As for exports, with overseas economies continuing moderate growth, we can expect exports to maintain a firm undertone. Exports to the US appear to be about to peak out, while exports to the EU and Asia are maintaining a firm undertone. Exports of construction equipment and electronic parts to China are expected to maintain favorable orders. Exports to China are expected to be the driving force of exports overall.

However, caution is required regarding overseas demand due to possible downside risk. As for the US, the Fed implemented an interest rate increase in March 2017, and may raise rates multiple times during the rest of the year. Meanwhile, growth in personal consumption in the US began to soften during the Jan-Mar period, and with doubts now being raised regarding the Trump administration’s policies, downside risk for the US economy has now appeared causing another worrisome point. If President Trump pushes through protectionist trade policies, the world economy could stagnate. This is a mid to long-term risk factor. Other issues include geopolitical risk such as rising tensions in North Korea. All of these risks require caution. Our main scenario sees the world economy continuing its moderate growth. However, if uncertainty grows regarding the future of the world economy, Japan’s exports are likely to decline, bringing the risk of causing downward pressure on Japan’s economy.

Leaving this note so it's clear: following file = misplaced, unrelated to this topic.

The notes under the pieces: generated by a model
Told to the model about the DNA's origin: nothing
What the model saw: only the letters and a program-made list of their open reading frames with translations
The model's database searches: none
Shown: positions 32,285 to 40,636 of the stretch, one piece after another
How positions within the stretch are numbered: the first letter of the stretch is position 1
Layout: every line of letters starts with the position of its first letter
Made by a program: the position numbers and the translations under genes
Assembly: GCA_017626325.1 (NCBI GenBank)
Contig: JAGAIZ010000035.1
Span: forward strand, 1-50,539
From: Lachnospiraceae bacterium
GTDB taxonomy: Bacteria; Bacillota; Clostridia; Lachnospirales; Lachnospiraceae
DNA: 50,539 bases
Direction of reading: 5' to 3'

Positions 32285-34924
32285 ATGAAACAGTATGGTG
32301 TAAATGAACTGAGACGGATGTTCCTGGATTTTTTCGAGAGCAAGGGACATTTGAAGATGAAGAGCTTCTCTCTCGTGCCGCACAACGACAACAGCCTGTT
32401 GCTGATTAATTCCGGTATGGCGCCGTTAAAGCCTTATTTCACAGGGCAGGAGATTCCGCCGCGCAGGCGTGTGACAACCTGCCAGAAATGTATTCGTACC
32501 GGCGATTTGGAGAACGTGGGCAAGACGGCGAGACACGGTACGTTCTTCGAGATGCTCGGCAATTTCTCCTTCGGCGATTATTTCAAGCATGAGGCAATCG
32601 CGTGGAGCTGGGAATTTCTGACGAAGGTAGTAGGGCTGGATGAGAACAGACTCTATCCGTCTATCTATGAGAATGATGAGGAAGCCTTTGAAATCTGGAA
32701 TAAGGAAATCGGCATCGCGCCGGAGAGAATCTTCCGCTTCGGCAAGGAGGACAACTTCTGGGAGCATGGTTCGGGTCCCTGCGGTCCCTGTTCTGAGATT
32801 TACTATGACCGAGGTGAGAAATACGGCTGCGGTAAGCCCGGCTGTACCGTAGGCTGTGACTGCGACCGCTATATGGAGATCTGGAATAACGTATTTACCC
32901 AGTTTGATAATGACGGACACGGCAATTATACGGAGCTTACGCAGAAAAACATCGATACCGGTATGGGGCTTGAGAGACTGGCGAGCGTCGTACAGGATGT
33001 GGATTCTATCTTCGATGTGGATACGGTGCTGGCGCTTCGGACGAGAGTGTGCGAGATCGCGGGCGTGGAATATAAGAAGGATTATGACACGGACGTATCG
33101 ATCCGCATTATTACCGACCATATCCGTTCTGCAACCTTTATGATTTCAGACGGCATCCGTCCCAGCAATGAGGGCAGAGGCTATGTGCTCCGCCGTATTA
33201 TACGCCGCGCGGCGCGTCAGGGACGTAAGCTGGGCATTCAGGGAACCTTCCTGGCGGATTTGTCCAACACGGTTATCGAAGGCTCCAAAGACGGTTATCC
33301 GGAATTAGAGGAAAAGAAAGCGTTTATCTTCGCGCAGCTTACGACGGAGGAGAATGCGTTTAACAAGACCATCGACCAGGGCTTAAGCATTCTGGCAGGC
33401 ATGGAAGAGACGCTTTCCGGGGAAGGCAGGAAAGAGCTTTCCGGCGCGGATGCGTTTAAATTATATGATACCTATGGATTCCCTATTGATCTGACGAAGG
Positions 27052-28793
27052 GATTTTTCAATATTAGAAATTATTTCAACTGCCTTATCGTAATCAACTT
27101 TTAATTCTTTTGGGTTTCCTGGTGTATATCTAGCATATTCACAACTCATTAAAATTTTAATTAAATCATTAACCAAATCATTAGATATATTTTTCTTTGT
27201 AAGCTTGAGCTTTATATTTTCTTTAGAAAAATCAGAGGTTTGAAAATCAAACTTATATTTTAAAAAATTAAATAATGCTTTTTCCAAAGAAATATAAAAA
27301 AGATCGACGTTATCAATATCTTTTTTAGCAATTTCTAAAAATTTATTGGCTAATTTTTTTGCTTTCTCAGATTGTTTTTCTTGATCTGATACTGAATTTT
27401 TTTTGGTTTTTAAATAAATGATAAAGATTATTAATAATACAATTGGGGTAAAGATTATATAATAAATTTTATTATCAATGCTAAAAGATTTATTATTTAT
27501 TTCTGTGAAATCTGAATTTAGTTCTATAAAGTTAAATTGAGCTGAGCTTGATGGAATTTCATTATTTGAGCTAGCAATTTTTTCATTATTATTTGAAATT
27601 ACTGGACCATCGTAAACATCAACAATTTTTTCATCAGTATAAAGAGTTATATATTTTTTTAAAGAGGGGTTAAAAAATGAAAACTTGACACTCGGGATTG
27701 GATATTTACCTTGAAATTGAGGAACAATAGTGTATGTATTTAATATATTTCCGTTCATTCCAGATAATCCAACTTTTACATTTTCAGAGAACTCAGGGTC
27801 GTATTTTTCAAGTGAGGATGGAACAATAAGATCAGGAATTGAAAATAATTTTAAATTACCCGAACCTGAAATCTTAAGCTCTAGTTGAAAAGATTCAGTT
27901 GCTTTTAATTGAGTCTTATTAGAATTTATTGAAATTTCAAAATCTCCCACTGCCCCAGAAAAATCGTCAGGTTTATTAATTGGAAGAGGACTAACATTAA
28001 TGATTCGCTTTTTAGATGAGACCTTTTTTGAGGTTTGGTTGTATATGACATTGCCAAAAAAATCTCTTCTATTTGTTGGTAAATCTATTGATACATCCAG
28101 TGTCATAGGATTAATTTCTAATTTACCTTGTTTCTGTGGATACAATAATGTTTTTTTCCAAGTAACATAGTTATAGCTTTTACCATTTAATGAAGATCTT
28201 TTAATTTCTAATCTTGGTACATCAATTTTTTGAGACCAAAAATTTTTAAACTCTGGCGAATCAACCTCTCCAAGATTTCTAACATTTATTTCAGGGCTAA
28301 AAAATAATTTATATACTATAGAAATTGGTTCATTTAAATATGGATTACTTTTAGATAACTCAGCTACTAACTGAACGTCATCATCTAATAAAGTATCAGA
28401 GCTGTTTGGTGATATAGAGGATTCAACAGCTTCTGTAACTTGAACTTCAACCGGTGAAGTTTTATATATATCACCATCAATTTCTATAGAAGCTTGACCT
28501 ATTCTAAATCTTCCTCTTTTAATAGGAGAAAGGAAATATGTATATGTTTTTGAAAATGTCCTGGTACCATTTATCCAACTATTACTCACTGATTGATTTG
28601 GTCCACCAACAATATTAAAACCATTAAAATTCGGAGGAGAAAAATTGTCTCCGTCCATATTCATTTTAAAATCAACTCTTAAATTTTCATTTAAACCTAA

◆Issue (1): Characteristics of regional economies now emerging from the industrial structure: In this section we examine the effects of change in Japan’s overall demand components on local economies using the input-output table and value added figures by industry in prefectural economic calculations. While production inducement in the Tokai region with its accumulation of manufacturing industries is major due to the expansion of exports, the southern Kanto region with its accumulation of service industries such as financial services also exhibits major production inducement, but in this case based on growth in domestic consumption. In this section we categorize each of Japan’s prefectures into one of three growth models: (1) export driven, (2) domestic demand driven, and (3) local prefectural economy based, by comparing the production inducement effects of exports and consumption. Growth in overseas demand since the introduction of Abenomics has especially benefitted prefectures whose economies are based on export driven growth, but now that we can expect more balanced growth in the future based equally on overseas and domestic demand, all of Japan’s prefectures are expected to reap the benefits of economic expansion.